Alomar et al performed a study correlating the histological and IVCM changes in chronic corneal edema and FECD patients. They described subepithelial fibroblasts and reduced subbasal corneal nerves both in the edema and FECD patients.226 Likewise, Al-Aqaba et al studied patients with bullous keratopathy by IVCM and histology, confirming that the density, branching pattern, and diameter of subbasal nerves were significantly lower compared with normal corneas. These alterations were unrelated to any specific etiology of bullous keratopathy.227
Schrems-Hoesl et al demonstrated that in patients with early stage FECD, subbasal corneal nerves are diminished, which suggests alterations in corneal innervation and a potential role of corneal nerves in the pathophysiology of this disease.114 Similarly, Bucher at al analyzed the corneal nerve alterations in different stages of FECD, and found that increasing severity of FECD is concurrent with marked attenuation of the density, as well as mild diminishment of the function, of the subbasal corneal nerve plexus in late stage of the disease.225 Aggarwal et al showed that different stages of FECD and pseudophakic bullous keratopathy had profound diminishment of the subbasal nerve plexus and is correlated to decreased sensation.113 These studies suggest that corneal nerves may be involved somehow in the pathogenesis of FECD, but additional studies are necessary to elucidate whether nerve alterations are caused by nonspecific corneal edema or decreased endothelial cell density, or whether the nerves are potentially leading to loss of endothelial cells.
Although Salzmann nodular degeneration of the cornea is not considered a dystrophy, Roszkowska et al observed that these patients also have decreased subbasal nerve plexus, in addition to more typical changes observed in the epithelium, basement membrane, and Bowman's layer.228 Likewise, analysis by IVCM of cases with Terrien’s marginal corneal degeneration have found a decrease in the subbasal nerve density and branching.229
IVCM provides detailed images of the corneal layers in diverse ophthalmic pathologies, promoting a better understanding of the underlying pathophysiology, aiding in the diagnosis of disease, assessing therapeutic response, and demonstrating unexpected alterations of corneal nerves.
Chronic, severe allergic conjunctivitis, such as vernal keratoconjunctivitis (VKC) and atopic keratoconjunctivitis (AKC), can affect both children and adults. Both AKC and VKC are associated with profound changes in the corneal subbasal plexus and stromal nerves.230,231 Both conditions are associated with decreased subbasal nerve density and increased stromal nerve tortuosity, whereas eyes with VKC also have tortuous subbasal nerves and thicker stromal nerves.230,231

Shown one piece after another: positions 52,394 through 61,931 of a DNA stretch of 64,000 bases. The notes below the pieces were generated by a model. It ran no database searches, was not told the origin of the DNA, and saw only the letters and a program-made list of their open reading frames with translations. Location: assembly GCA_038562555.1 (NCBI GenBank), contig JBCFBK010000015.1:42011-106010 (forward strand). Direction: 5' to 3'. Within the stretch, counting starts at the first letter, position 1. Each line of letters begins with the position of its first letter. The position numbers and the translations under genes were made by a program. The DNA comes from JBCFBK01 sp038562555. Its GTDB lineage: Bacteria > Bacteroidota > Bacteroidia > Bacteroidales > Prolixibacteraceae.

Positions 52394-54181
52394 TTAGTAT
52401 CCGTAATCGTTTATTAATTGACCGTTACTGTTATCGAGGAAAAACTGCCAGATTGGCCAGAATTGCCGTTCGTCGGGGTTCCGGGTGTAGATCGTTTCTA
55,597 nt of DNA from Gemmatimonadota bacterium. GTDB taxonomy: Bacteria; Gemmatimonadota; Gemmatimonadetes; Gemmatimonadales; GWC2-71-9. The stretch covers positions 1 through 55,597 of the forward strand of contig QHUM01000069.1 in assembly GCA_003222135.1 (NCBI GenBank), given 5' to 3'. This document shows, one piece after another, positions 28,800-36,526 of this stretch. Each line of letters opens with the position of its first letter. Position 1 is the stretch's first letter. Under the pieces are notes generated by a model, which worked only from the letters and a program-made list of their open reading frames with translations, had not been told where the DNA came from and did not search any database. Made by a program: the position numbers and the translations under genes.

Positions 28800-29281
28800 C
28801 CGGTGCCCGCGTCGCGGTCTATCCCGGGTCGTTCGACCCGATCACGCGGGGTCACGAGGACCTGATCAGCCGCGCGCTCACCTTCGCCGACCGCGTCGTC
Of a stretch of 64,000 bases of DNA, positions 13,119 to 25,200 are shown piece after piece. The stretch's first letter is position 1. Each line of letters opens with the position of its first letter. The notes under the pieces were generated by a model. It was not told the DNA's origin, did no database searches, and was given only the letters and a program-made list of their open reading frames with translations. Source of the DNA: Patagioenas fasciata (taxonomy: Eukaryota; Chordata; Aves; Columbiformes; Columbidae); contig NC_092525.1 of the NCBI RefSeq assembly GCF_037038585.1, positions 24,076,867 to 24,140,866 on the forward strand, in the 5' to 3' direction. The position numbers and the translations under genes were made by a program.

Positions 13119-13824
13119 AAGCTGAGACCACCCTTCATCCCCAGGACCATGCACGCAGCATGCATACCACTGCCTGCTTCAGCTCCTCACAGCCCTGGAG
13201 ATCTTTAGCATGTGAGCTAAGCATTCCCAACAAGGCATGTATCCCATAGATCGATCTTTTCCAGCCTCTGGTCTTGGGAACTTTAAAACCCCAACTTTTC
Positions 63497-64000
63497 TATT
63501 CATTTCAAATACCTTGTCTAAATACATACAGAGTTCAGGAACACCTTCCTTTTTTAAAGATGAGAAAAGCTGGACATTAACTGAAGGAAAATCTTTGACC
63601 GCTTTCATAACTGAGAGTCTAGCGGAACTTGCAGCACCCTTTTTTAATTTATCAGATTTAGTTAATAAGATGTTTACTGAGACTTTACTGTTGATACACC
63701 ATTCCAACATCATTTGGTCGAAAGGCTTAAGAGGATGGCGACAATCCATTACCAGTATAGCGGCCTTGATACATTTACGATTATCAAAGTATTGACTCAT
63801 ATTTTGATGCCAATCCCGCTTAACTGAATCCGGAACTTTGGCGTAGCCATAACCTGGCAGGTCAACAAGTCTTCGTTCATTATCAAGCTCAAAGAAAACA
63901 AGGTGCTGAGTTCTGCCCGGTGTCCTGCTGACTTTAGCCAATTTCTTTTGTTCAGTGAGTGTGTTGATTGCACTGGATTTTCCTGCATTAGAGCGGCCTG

Glaucoma is a chronic condition associated with keratopathy. Patients with glaucoma have reduced subbasal nerve density, with tortuous nerves independent of the effects of treatment, while reduction in corneal nerve reflectivity remains debatable.232,233 Further, the chronic use of antiglaucoma medications with preservatives causes significant changes in the ocular surface.185 Several studies have shown decreased subbasal nerves and increase in nerve tortuosity and beading by IVCM in patients treated for glaucoma or ocular hypertension.183,233,234 Some of these studies also demonstrated a correlation between nerve tortuosity and corneal sensation in glaucoma patients.183,233 Rossi et al confirmed the lessened side effects in corneal nerves of preservative-free antiglaucoma drops after 1 year of treatment, showing that previously treated patients had an improvement in number of corneal nerves and tortuosity and that naïve patients did not show significant changes with the preservative-free medication.235 Villani et al236 showed that in stable primary open-angle glaucoma patients without a history of DED, there are subclinical ocular surface changes due to antiglaucoma medications. Interestingly, they observed increased subbasal nerve length and tortuosity, as well as dendritic cell density, compared to controls. Active ingredients, preservatives, number of concomitant drugs, and number of eye drops instilled per day are all elements that can induce ocular surface changes.236